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LAW OF TORTS. (8th edition, reprint 1983). By R.K. Bangia.

Law Agency, 9 University Road, Allahabad-2. Pp. xli + 544. Price Rs. 36.

THE PRIMARY purpose of the law of torts is to indemnify a person for

the damage caused to him due to some wrongful act of another. The
secondary purpose which is served thereby is to discourage the wrongdoer
from doing such an act. "In the great majority of tort actions coming
before the courts, the plaintiff is seeking monetary compensation (damages)
for the injury he has suffered and this fact strongly emphasises the func-
tion of tort in allocating or redistributing loss."1 Hitherto the wrongdoer
was himself required to compensate the injured party. In some cases the
rule of vicarious liability recognized additional liability of the principal
or the master as well. With the advent of urbanization and industrializa-
tion, and scientific advancements, particularly with the enormous increase in
the use of motor vehicles, the situations of tort damage have tremendously
increased. With the changed circumstances arising out of increase in the
number of tort situations and also sometimes huge financial responsibilities,
it might generally become difficult and sometimes even impossible for the
wrongdoer or his master, if that be the situation, to meet the burden of the
claim. To cope up with the situation the insurance idea is being adopted.
That helps not only to shift the burden from the wrongdoer to the insurer,
but also ensures compensation to the aggrieved party, which may some-
times otherwise be not possible. A great contribution in this regard has
been made by the provision of compulsory insurance against third party
risks under the Motor Vehicles Act 1939.
Unlike criminal law the law of torts does not require any mental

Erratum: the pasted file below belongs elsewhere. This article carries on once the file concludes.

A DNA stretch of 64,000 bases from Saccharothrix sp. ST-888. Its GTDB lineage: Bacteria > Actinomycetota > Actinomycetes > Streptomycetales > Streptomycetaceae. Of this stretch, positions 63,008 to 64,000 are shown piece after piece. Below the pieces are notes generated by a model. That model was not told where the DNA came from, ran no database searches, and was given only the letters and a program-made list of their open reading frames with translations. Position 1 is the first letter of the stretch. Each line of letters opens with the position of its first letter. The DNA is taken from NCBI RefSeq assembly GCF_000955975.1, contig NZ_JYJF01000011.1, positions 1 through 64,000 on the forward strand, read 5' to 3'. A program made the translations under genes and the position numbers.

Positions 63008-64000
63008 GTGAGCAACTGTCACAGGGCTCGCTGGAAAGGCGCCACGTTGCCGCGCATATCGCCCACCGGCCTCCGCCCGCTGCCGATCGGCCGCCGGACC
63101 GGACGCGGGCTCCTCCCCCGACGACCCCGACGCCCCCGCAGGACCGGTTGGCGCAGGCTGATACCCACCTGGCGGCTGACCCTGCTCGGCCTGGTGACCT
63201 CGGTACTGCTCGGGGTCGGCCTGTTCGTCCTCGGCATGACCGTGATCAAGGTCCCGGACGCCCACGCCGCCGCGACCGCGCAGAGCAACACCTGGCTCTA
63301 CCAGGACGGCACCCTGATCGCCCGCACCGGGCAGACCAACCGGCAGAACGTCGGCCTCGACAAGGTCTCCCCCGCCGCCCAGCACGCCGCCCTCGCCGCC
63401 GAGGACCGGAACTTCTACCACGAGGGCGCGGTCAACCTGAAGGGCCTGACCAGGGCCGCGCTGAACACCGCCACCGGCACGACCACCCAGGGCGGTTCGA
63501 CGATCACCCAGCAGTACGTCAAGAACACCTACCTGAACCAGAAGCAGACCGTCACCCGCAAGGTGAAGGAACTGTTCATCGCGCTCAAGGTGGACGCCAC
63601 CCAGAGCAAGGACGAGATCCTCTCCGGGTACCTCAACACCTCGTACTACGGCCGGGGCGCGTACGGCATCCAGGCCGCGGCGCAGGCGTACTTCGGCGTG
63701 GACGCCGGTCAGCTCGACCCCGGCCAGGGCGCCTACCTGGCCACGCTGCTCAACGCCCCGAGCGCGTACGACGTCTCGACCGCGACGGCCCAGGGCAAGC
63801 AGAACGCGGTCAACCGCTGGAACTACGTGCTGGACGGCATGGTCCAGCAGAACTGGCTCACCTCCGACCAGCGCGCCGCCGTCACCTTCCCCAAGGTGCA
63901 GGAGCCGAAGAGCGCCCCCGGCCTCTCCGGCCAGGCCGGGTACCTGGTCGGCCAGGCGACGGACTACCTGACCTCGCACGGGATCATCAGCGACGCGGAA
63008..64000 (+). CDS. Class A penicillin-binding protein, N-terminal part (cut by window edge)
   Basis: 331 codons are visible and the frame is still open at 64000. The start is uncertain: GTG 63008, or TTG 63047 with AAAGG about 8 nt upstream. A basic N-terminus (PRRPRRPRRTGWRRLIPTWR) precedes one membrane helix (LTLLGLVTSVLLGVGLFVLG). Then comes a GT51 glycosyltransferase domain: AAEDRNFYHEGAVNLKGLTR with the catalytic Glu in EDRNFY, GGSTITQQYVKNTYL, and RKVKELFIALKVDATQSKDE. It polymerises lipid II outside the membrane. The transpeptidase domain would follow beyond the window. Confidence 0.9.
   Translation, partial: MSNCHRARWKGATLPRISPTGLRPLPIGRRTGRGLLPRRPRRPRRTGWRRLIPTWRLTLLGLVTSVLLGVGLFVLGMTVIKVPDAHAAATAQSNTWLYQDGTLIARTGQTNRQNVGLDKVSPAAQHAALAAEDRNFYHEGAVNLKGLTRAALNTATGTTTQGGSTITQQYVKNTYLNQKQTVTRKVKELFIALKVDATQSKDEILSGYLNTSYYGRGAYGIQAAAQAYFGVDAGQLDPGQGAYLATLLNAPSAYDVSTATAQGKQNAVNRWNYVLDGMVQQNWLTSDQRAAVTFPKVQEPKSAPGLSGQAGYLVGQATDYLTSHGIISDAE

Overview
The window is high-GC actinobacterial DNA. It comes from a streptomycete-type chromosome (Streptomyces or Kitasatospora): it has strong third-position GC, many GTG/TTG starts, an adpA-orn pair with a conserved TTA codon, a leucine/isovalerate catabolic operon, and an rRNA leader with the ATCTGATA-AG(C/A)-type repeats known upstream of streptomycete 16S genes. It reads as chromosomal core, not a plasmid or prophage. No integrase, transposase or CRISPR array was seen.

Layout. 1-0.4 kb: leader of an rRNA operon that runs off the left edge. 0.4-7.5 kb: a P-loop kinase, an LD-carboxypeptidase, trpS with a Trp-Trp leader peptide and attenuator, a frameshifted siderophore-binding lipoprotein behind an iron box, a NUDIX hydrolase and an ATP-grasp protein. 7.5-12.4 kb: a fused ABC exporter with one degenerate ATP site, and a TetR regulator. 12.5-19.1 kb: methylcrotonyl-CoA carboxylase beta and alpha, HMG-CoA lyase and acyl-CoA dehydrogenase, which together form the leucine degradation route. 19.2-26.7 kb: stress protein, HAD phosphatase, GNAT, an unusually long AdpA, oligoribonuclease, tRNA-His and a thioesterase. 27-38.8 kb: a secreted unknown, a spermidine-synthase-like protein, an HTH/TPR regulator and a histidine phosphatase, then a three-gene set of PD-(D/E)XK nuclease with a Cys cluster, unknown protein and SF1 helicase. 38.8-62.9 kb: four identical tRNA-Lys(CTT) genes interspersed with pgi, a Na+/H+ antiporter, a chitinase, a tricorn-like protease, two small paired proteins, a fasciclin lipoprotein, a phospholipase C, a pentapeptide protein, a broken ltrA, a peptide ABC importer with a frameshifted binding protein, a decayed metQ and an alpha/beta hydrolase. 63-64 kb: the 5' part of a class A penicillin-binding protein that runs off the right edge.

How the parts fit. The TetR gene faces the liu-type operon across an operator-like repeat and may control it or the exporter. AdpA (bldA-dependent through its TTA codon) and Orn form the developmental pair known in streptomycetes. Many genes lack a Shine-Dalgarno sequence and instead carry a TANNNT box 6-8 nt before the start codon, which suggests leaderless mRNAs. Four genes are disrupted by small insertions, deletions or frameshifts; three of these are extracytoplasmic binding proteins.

clement like mens rea in all cases. Sometimes the basis of liability is
negligence, whereas in some other areas like deceit, [conspiracy, and mali-
cious prosecution, a particular kind of mental element constitutes one of
the essentials of the wrong. The liability for defamation may arise even
without an intention to defame. In some areas the law recognizes "strict"
or "no-fault" liability. In the interest of greater social justice there is a
welcome trend of recognizing "no-fault" liability3 and imposing liability
through statutes.3
Law of torts is mainly non-statutory Jaw and is based on judicial
precedents. In Indian context this branch of law occupies a peculiar
position. There is very little tort litigation in India. The factors mainly
responsible for the same are ; the lack of consciousness about their rights

1. Winfield and Jolowicz, Tort (11th ed. by W.V.H. Rogers) 3 (1979).

2. See s. 92A, Motor Vehicles Act 1939.
3. See Fatal Accidents Act 1855, Workmen's Compensation Act 1923, Indian
Railways Act 1890, Carriage by Air Act 1972.
1984} BOOK REVIEWS 60$

by the general masses, poor economic conditions of the litigants, high

cost of litigation, long delays in the decision of cases, award of generally
inadequate amount of compensation and generally apathetic attitude of
the courts, particularly in new kind of situations. 4 For lack of judicial
precedents in India the courts generally follow English decisions. The
problem becomes peculiarly strange in those cases where English position
is changed by statutes. In many such cases we continue to follow the
English rules which have been discarded in the country of their origin.
Unfortunately our courts and the legislatures have not kept pace with the
changing needs, particularly in this branch of the law.